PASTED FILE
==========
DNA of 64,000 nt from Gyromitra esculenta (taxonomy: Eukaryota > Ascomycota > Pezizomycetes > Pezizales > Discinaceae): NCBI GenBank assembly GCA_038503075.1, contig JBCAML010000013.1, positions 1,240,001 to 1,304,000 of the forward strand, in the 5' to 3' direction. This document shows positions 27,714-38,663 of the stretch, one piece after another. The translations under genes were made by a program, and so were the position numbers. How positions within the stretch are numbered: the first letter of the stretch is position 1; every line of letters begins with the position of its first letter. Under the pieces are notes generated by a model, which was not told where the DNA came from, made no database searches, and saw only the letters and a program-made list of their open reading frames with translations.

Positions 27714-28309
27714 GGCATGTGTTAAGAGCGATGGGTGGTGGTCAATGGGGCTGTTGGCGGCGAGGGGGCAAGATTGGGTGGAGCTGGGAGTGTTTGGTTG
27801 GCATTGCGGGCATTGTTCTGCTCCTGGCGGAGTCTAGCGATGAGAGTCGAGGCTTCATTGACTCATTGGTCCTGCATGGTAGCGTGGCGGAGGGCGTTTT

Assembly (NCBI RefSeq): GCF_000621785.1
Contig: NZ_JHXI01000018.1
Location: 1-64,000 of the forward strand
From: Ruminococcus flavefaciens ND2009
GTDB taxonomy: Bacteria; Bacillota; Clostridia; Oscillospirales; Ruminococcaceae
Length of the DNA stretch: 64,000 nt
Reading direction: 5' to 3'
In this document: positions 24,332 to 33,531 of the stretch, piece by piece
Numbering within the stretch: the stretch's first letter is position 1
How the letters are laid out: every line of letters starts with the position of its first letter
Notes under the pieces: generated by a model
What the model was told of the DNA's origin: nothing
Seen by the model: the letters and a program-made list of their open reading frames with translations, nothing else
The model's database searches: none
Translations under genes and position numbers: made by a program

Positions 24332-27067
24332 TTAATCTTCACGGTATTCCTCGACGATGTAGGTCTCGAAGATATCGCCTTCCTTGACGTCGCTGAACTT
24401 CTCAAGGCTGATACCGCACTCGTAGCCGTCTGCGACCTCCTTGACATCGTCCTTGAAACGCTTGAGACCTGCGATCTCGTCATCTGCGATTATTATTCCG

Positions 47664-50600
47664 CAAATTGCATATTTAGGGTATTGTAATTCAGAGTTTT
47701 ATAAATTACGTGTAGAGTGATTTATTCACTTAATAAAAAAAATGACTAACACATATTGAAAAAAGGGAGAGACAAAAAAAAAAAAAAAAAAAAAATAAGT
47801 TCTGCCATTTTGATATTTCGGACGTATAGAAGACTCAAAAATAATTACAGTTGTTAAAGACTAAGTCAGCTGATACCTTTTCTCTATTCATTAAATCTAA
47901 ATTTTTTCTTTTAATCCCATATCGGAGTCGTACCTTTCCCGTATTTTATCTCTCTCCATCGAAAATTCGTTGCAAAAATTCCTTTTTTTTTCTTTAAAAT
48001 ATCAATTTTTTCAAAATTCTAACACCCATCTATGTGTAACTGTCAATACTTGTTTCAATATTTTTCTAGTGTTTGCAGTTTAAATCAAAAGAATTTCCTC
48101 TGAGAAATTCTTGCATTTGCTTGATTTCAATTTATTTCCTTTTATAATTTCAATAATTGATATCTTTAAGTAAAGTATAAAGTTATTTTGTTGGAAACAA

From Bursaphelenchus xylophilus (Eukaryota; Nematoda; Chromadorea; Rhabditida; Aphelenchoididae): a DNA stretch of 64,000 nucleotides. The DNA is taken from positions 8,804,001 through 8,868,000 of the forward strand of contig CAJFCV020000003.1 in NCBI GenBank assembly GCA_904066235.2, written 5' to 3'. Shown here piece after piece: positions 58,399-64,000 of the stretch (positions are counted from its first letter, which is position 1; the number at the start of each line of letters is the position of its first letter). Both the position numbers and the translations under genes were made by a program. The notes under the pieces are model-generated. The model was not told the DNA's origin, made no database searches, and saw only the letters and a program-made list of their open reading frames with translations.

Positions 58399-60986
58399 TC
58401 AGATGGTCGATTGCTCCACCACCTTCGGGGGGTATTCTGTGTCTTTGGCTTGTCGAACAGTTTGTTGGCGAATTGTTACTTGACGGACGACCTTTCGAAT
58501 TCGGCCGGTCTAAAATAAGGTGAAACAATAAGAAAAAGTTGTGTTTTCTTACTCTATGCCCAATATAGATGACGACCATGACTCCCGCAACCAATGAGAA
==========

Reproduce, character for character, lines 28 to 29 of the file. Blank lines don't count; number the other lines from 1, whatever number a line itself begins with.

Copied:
48001 ATCAATTTTTTCAAAATTCTAACACCCATCTATGTGTAACTGTCAATACTTGTTTCAATATTTTTCTAGTGTTTGCAGTTTAAATCAAAAGAATTTCCTC
48101 TGAGAAATTCTTGCATTTGCTTGATTTCAATTTATTTCCTTTTATAATTTCAATAATTGATATCTTTAAGTAAAGTATAAAGTTATTTTGTTGGAAACAA